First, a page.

by STEPHANIE OSFIELD
My family life has been shaken up like a snow dome throughout years of bullying. I mean seismic shudders. Gut wrenching. Infuriating. Crushing. And relentless.
Beyond the tears and fears, my kids have suffered migraines, nausea, insomnia, stress-triggered seizures (in my daughter who suffers nocturnal epilepsy) and terror of being harmed (triggered by food threats made against my other daughter, who is anaphylactic to peanut).
Studies show that bullying slam-dunks immunity. We lived this. It decimated the health of my daughters, now 11, until they escaped by getting into an OC class, free of those girls. Suddenly my twins enjoyed their best health in years. The change was miraculous. The bullies still continue to recruit people to exclude my girls. But now they get less daily access to engage in their other behaviours.
Sadly, last year we then went through it all again with my son. In his first year of high school his bullying involved physical assault after months of verbal denigration. Again, I was shocked. The shock has never been as much about the children’s behavior, (though downright awful), as it has been about the way that adults around them behave when it all comes to light.
Each new surge of bullying has picked our family up and dumped us. Down. Dashed on the rocks. Swept into our lives like a sudden, emotional tidal wave. Some days I have barely came up for air. Before the next dumper. Had to fake the smiles and calm while the afternoon butterflies were swarming in my stomach. Because for months on end, home time meant my kids arriving in tears or needing a de-brief about that day’s devastating incidents and humiliations.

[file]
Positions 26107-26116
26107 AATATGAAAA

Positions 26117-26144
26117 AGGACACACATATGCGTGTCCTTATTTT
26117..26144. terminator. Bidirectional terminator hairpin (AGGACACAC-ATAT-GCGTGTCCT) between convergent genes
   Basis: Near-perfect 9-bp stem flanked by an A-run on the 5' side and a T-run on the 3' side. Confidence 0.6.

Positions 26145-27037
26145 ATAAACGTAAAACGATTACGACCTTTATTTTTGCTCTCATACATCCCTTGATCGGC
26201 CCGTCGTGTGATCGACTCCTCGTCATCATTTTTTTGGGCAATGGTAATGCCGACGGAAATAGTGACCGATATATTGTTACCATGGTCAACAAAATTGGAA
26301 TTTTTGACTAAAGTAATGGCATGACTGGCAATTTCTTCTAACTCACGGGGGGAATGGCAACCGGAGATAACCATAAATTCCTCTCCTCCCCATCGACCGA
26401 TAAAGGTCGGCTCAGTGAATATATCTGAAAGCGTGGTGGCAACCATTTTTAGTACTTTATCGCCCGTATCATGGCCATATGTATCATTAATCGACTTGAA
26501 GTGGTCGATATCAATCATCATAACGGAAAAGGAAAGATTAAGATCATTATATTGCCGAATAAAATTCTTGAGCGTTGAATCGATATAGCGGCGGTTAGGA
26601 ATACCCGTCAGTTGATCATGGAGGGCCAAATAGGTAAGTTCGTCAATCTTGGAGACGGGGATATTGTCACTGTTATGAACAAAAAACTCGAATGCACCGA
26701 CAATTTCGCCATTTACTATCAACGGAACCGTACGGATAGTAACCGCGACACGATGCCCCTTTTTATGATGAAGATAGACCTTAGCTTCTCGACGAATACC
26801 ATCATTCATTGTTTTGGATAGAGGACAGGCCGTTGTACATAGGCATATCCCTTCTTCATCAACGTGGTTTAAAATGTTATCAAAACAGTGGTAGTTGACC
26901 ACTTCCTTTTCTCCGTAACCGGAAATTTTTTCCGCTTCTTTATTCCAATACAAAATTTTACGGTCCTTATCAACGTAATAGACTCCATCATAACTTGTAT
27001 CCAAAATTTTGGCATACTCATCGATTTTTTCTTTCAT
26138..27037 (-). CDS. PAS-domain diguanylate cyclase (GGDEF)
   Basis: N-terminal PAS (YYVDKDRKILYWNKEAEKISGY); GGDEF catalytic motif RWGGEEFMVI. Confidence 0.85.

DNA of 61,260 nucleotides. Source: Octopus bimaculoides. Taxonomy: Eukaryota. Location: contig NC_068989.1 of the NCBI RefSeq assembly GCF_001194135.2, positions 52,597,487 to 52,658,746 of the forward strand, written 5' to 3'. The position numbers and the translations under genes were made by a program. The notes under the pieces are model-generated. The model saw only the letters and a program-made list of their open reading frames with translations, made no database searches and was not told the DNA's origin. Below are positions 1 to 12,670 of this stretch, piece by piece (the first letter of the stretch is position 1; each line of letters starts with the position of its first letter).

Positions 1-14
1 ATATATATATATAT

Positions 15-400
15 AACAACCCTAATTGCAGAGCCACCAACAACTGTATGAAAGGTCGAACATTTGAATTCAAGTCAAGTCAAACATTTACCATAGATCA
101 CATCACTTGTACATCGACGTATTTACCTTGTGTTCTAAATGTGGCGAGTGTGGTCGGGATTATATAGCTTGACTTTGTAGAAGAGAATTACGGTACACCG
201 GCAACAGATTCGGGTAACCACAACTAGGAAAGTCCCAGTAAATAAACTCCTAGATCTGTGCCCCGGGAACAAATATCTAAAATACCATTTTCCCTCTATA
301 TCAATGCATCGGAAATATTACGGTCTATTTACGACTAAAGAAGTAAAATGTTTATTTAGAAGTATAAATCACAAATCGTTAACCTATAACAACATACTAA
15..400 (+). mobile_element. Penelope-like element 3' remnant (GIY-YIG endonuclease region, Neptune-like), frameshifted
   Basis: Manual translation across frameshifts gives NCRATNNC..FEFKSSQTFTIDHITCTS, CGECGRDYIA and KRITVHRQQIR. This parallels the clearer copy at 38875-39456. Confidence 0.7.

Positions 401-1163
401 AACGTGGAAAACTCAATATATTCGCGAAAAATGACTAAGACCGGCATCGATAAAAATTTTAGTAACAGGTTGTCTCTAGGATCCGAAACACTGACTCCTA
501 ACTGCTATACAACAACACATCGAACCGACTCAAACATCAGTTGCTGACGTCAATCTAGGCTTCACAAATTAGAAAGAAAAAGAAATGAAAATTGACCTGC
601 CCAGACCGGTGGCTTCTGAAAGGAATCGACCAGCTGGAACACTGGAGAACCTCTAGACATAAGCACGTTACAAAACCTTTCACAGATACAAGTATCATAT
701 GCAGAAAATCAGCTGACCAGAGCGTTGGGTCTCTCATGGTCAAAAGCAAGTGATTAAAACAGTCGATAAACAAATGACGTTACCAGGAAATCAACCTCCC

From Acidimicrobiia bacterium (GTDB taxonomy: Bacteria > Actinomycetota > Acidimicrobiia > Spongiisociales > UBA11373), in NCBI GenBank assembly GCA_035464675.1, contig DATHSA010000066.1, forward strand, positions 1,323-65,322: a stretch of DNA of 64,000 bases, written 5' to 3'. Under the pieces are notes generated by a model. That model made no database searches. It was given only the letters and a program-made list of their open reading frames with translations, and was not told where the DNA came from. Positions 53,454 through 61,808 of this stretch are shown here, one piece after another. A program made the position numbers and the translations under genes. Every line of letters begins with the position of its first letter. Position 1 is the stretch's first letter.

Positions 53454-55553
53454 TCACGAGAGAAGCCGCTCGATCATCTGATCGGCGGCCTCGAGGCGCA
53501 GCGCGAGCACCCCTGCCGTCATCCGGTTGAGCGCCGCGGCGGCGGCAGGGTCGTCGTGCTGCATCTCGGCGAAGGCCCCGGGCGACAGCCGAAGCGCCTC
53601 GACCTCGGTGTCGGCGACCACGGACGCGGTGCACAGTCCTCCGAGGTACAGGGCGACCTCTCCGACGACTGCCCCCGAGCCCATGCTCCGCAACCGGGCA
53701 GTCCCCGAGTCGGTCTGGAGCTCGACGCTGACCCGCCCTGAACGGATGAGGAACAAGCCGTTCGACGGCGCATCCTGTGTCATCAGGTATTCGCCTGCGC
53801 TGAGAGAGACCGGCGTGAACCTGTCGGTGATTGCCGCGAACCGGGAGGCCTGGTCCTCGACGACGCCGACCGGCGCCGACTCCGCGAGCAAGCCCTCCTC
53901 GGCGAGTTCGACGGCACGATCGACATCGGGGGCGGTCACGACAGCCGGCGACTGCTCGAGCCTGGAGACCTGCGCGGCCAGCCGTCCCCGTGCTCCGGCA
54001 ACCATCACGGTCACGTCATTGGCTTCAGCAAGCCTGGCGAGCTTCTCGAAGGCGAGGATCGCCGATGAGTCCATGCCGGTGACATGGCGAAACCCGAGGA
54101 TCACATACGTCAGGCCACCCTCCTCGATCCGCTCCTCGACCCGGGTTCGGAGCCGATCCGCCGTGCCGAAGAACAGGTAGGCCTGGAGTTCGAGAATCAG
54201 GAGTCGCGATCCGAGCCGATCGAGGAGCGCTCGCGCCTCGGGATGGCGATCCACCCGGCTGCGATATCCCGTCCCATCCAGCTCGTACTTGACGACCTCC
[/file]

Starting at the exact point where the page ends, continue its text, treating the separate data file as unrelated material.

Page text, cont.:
Looking back? One of the biggest emotions I feel is guilt. Full on. Hardcore. Regret. That I didn’t do enough. Sure I was there – with the tissues, the cuddles and the pep talks. But I should have been a warrior woman – Boadicea and Buffy rolled into one.
This Friday is National Day of Action Against Bullying and Violence. In the lead-up I’ve been thinking about how I handled my children’s bullying. How I owe them a big apology. How bullying happens when adults don’t step up. And up. And up. I came forward only three or four times and it was disastrous.
One parent went kind of beserko. One school told me I should get my kids counselling asap because the bullying was having a devastating impact. They then did absolutely nothing. We were dismissed. A few rounds of battles and I was punch drunk. Couldn’t face any more. But I should have got right up and back in that ring.
To other parents, what I want to say is this – if you ever find yourself in that bullying frontline, don’t make these same mistakes that I did: